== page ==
38 GEE WHIZ! FACTS ABOUT THE SUN 1. The Sun is just one of 100 billion stars in our galaxy, the Milky Way. 2. Only about a billionth of the total energy emitted by the Sun reaches Earth. 3. If we could harness all the sunlight that reaches Earth in a single day, it could meet the entire planet's current energy needs for 30 years! 4. The energy in the gas that powers your car came from the Sun. Gasoline comes from oil, which is what we call a fossil fuel. Fossil fuels come from plants and animals that lived millions of years ago, and they got their energy from the Sun. 5. Because of the solar wind*, the Sun loses over 50 billion tons (50 trillion kilograms) of material per day. 6. The Sun's corona* can rip open and spew as much as 20 billion tons of material into space. These explosions are known as coronal mass ejections (CMEs), the hurricanes of space weather. If a CME heads toward Earth, it can endanger spacecraft and astronauts. 7. A solar flare releases enough energy in two hours to meet Earth's present energy needs for 10,000 years! 8. The element helium was first discovered on the Sun! 38 Field Test Version Space Science Institute 2004 Contact:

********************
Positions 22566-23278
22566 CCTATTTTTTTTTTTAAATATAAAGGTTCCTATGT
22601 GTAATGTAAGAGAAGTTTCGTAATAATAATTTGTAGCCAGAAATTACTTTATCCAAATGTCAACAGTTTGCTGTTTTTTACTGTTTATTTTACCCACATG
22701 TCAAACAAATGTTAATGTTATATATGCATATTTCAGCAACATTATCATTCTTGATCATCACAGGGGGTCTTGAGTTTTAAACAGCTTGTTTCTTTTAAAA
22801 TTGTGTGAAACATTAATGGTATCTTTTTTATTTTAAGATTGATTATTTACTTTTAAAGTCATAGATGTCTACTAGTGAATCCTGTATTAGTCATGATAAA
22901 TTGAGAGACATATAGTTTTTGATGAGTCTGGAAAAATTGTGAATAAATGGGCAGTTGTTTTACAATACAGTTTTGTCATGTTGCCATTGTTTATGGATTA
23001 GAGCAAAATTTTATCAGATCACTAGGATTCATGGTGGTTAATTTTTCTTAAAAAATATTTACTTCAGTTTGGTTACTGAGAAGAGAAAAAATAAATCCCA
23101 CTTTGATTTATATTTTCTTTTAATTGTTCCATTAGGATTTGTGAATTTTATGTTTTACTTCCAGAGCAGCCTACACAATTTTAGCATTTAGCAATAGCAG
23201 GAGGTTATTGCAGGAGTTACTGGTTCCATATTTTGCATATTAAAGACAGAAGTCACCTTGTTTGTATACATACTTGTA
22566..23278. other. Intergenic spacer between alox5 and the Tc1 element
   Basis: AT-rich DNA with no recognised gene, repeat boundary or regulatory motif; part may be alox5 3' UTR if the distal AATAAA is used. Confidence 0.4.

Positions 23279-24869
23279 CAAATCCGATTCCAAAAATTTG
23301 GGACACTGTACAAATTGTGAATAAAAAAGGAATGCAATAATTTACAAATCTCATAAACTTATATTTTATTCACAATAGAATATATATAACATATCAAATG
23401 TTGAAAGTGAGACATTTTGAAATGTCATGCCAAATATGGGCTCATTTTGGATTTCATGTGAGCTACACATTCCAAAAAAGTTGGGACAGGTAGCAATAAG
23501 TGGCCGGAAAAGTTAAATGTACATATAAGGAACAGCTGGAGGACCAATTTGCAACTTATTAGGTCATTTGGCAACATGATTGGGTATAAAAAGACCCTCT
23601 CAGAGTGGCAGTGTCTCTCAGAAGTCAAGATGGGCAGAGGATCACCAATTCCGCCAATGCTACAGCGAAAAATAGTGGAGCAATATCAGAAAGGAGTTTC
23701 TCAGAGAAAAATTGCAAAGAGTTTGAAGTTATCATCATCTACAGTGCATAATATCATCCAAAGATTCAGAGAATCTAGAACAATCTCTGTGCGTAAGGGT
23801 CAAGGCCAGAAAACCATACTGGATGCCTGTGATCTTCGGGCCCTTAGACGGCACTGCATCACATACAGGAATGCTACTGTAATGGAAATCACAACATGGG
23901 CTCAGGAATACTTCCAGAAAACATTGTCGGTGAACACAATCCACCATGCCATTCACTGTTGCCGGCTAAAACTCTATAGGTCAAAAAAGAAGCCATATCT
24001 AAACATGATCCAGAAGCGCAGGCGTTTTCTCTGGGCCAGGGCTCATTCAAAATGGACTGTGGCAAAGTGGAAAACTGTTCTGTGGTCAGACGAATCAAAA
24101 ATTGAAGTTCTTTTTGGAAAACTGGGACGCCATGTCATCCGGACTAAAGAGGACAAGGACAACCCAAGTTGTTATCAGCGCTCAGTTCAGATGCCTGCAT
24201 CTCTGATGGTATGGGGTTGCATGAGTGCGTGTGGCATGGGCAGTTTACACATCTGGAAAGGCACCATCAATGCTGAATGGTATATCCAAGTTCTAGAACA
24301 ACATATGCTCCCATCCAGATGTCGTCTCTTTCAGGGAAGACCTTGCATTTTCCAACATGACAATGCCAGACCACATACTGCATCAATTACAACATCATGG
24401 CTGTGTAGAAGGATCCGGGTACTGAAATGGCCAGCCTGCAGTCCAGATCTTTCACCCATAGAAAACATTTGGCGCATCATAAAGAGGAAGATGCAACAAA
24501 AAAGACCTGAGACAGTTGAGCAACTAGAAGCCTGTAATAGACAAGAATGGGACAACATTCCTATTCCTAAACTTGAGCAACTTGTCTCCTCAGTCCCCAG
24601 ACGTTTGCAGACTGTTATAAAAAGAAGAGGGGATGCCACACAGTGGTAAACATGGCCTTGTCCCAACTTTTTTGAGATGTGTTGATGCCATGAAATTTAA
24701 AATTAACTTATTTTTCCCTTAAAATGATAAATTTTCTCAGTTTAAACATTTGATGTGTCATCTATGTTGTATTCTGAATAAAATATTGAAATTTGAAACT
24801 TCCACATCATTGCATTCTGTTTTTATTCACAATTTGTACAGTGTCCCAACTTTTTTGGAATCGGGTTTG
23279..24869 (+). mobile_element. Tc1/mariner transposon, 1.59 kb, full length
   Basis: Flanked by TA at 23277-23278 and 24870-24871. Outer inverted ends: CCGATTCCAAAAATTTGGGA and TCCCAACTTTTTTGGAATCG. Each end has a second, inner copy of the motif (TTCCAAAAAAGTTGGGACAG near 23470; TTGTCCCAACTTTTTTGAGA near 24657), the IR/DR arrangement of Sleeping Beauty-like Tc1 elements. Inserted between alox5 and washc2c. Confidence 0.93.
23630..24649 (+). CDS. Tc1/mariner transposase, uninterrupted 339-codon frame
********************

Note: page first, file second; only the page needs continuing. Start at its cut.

39 GEE WHIZ! FACTS ABOUT THE SUN 9. The gas in the Sun rotates (or spins) about 10 days faster at its equator than around the poles. 10. The Sun makes up about 99% of the stuff in the whole Solar System*. 11. Earth has its own protective force field! Earth s magnetic field and atmosphere shelter us from tremendous explosions of energy and dangerous radiation from the Sun. 12. There are places on Earth, near the north and south poles, where when the Sun is in the sky 24 hours a day near the peak of summertime (midnight sun), and below the horizon all day in wintertime. 13. Some sunspots* are as much as 20 times wider than Earth! 14. It takes light from the Sun about 8½ minutes to travel to Earth. This means that from Earth we can only know what happened on the Sun 8½ minutes ago. Light travels through space at a whopping 186,000 miles per second (300,000 kilometers/second)! 15. Energy from the Sun s core* takes about 150,000 years to reach the photosphere* (visible surface). That means the light you see today was produced in the core when humans were still in the stone age! Field Test Version Space Science Institute 2004 Contact: 39